Posted by Yvonne McNamara on 1/15/2016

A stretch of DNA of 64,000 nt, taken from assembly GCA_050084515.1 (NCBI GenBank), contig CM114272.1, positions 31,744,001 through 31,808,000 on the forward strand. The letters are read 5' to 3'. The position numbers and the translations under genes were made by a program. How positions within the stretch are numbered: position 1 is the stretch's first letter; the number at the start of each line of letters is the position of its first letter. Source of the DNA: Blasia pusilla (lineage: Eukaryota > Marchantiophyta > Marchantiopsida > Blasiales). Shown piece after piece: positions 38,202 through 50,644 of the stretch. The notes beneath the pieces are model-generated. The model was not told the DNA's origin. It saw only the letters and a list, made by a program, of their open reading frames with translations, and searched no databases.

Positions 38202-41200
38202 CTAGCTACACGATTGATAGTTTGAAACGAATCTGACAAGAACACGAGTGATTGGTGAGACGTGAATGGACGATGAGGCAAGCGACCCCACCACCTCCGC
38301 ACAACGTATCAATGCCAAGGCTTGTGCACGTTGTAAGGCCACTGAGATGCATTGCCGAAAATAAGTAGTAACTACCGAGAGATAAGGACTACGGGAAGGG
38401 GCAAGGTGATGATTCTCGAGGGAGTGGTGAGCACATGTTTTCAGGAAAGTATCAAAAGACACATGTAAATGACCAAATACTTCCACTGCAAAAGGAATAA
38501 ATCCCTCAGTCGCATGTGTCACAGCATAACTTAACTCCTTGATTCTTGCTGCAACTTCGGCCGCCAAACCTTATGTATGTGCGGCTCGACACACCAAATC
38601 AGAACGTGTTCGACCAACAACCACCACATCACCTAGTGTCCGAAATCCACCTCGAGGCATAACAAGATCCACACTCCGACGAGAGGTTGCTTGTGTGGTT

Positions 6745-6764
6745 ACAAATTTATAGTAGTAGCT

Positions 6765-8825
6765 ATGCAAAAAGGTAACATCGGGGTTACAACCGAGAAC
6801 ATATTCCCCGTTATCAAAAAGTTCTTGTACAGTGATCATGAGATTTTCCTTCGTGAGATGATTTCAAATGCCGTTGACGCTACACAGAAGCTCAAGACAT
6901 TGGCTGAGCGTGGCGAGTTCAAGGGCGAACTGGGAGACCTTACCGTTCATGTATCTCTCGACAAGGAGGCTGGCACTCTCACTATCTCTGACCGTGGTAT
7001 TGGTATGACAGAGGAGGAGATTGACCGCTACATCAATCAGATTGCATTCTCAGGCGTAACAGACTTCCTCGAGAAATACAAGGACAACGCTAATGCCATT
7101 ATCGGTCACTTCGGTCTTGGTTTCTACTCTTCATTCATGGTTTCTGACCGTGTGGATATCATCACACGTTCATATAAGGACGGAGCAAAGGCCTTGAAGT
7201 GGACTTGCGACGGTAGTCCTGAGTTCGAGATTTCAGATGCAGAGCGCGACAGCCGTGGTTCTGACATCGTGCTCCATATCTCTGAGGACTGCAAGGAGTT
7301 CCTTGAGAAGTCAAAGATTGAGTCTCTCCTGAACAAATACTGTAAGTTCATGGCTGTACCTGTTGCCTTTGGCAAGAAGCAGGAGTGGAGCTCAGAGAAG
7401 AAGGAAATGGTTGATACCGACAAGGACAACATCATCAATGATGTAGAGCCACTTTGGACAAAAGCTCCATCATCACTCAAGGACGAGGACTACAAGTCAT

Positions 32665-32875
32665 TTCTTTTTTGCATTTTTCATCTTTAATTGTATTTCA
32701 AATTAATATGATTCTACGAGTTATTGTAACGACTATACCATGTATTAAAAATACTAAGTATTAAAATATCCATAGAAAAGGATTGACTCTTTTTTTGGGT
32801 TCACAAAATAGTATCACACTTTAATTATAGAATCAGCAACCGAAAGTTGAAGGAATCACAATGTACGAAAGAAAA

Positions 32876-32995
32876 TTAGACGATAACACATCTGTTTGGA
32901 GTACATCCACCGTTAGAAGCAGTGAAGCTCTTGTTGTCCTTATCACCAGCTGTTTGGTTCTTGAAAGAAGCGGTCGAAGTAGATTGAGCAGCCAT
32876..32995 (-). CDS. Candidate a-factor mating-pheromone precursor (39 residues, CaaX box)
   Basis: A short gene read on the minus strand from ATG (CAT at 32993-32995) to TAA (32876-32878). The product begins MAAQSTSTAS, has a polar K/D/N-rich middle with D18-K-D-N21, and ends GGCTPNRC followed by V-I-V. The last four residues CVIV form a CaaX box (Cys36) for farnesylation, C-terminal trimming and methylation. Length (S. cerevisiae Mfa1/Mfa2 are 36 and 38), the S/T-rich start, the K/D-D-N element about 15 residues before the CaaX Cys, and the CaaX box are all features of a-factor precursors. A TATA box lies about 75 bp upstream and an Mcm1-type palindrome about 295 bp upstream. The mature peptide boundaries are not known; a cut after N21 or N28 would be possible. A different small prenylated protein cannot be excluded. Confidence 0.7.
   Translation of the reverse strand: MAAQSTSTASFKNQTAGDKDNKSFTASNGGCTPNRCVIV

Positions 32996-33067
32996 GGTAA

Moving can be an expensive endeavor. Even if you decide to rent a truck and move your belongings yourself there are lots of other expenses that can add up. Luckily, there are a few simple ways consumers can save money hauling their belongings from their current home to the next one. Purge your things. Instead of moving things that you don't use sell or donate them. If you decide to donate items to charity, you could save lots of time and even get a tax deduction. Move on a less popular day. The most popular time to move is at the end of the month. Since most closings happen and leases are up at the end of the month there’s more competition for the trucks and moving crews. Moving at the end of the month will also cost you more. Choose your moving date midweek, closer to the middle of the month. Packing materials like bubble wrap and foam peanuts are costly. If you are packing your own items use things you have around the house like bed linens, towels and clothing to pad your items. You can also use newspapers and tissue paper from gift bags. Be careful when using newspaper as the newsprint will smudge on dishes and other items. Don't buy moving boxes check Freecycle and Craigslist for free ones first. Ask around, your friends may have boxes suitable for moving.